Girl Talk: I Placed My Son Up For Adoption
Fresh out of a long, committed relationship with my childhood sweetheart to whom I was engaged long before I was ever ready to fully commit myself to someone in that regard, I rebounded. His name was Stan* and he was quiet, shy, compassionate and funny at times. I knew he wasn’t “the one,” but I had fun with him. After five months of dating, I decided that I needed someone who was more ambitious and outspoken, and called things off with Stan … only to find out that I got knocked up the last time we were ever intimate.
I was a 22-year-old single mom to a beautiful and equally hilarious 2-year-old girl at the time I found out I was pregnant with a second baby and knew, for certain, that I was not ready to take on the responsibility of another child. The inevitable question: “Why weren’t you using birth control?” I was, but a week shy of getting my next Depo Provera shot. It was dumb of me not to take extra precautionary measures, but we all make mistakes. Mine are just bigger than others.
I was put up for adoption when I was a week old. Coincidentally, Stan was also adopted and I decided, upon seeing the blue line appear on the life-altering pregnancy test, that I was going to do the best thing possible for my child and place him or her up for adoption.
I met Stan to tell him the news and quite honestly was scared to death that he wouldn’t agree with my decision. Fortunately, after the initial shock wore off, he agreed that this decision was best for all of us and I set out to find an adoption agency.
Attempt #1 was a complete and total nightmare. I’m educated, I hold a decent job and I’m mentally stable (for the most part), but I was being treated like an inept idiot by the first agency I went to. Weeks would go by, questions went unanswered, and I was getting uncomfortably close to my due date, so I enlisted help from my mom. Our relationship has always been rocky at best, but I’m so grateful that she pulled through with the name of a lawyer from their church who happened to have two adopted children of his own. John* was my lifesaver. He put me in touch with an adoption facilitator who had helped with the adoption of his two kids; she changed my life.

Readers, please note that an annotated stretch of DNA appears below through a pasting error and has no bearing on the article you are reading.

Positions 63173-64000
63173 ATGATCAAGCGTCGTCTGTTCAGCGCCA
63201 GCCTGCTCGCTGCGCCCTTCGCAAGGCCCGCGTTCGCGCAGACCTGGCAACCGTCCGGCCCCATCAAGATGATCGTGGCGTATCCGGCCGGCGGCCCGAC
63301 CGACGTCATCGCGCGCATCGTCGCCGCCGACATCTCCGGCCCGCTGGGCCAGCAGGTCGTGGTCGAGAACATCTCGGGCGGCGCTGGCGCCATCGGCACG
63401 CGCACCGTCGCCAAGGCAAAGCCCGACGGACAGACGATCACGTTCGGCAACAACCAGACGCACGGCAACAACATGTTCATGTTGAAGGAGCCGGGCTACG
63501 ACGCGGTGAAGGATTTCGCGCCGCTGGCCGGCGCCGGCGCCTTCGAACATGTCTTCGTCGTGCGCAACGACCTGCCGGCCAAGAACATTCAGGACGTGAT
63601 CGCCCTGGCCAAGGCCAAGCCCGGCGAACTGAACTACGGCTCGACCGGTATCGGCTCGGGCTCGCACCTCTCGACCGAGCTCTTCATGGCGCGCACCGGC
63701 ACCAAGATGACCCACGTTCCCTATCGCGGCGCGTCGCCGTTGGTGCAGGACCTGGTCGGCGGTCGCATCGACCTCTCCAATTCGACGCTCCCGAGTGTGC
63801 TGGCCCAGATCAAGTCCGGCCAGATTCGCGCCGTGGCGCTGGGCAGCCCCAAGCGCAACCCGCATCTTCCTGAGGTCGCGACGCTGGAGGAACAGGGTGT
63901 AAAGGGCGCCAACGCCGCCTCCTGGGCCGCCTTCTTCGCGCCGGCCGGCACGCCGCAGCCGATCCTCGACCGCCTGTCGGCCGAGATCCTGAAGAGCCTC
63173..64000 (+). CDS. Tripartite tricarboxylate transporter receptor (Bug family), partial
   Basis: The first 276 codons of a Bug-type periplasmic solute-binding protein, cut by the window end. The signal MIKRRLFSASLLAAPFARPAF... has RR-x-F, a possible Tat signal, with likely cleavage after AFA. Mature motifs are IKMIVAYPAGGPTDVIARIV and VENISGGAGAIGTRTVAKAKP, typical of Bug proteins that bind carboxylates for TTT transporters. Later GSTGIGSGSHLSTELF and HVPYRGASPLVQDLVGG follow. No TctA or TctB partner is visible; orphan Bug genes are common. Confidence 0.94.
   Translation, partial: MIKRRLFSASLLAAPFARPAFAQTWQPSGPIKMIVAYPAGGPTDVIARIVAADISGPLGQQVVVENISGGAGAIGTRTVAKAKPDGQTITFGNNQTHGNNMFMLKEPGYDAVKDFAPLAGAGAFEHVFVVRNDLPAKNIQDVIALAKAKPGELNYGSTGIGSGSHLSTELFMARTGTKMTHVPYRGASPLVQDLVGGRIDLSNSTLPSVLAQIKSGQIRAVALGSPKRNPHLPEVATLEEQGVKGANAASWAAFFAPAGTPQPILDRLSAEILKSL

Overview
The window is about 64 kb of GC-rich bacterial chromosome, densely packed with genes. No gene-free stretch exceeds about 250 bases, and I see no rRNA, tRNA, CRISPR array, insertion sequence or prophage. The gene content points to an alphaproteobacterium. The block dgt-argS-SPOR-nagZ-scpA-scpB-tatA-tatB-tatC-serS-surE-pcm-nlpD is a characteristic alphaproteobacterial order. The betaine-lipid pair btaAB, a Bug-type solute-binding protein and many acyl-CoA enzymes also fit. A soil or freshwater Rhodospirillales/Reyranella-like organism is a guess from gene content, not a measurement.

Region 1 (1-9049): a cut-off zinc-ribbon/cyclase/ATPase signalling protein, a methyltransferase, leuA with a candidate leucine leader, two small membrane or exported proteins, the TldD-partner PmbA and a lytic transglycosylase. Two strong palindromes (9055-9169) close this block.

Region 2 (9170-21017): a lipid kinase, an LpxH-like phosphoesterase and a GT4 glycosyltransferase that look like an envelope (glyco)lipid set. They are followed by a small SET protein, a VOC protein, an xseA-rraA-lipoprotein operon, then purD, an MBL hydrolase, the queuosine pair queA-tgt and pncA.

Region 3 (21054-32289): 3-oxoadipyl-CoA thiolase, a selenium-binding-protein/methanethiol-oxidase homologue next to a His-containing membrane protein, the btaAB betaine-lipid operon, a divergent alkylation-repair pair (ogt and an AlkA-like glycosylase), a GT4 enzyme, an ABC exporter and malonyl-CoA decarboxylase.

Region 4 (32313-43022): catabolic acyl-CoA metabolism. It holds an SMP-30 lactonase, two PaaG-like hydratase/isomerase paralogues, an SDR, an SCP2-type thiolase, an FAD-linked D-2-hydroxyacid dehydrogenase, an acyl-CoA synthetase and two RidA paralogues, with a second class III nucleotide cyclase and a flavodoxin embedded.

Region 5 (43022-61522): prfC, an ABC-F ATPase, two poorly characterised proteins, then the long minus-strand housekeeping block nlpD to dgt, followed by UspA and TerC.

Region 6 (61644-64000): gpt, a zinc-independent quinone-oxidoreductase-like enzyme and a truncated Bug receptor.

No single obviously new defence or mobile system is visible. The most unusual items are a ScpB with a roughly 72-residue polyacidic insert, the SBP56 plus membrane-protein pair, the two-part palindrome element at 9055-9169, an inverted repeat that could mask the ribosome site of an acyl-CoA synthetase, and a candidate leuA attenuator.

Attempt #2, with the help of John* and Molly*, the adoption facilitator, brought me to Erin* and Ryan*, who would eventually be the adoptive parents to my son. I loved Erin from the moment I met her. The next best thing to raising my son myself would be to find someone who had the morals and ideals (not to mention inane sense of humor) as I did. I found that in Erin and not a moment too soon. Two weeks later, my son was born and I met Ryan for the first time, who was away on business when I had first met with Erin. He ended up being what sealed the adoption plan; he continues to be an amazing father and an outstanding role model for my son. I could not be happier with my choice of adoptive parents.
As a mother, I knew that this was going to be hard. I had purposely not connected with the baby growing inside of me and referred to “it” (as I refused to know the sex) as Ninja. Ninja was all the rage at work, gossip was spread, people asked frighteningly inappropriate questions and a lot of people gave their unsolicited opinions. It was the pregnancy from hell, to be frank. I knew that what I was doing was in the best interest of my daughter and Ninja and had to remind myself of this daily as more people attacked me with their “words of wisdom.”
I went to my primary care physician and faced a lecture from her as well. She had the nerve to tell me that my baby would be better off with me, even if that meant struggling. I was livid and I had every right to be. Needless to say, I never went back to see that doctor again.
I should also mention that everybody and their mother’s cousin had someone — a friend, relative, coworker — who was looking to adopt. My obstetrician even handed me the folder of one of the nursing assistants in her office who was looking as well. It was unbearable. I sincerely wanted to find someone outside of my day-to-day world so I could avoid running into them while shopping for produce at the grocery store.
Over the nine months it took to grow my very healthy son, and in the two years since his birth, I have completely changed as a person. I was told I needed to move out of my parents’ house after I revealed my pregnancy and adoption plan to them and found an apartment nearby. I became incredibly self-aware and noticed myself maturing way beyond the level of my peers. I grew up. I grew to be more responsible. I grew to be selfless. Most importantly, I found my calling in life. I want to be a social worker that places children with people as amazing as Erin and Ryan, as every step of my process captivated me in an indescribable way. I found a passion and a fire was ignited in me.
I’m still healing. Each day is a little better than the previous one and as time goes on, I become more assured that I made the right decision. My son’s parents and I chose to keep his adoption open and I consider myself lucky to be able to see him grow up and, more importantly, see how incredibly loved he is by his adoptive parents. It was the hardest obstacle I’ve ever had to overcome, but I did it and I have no regrets.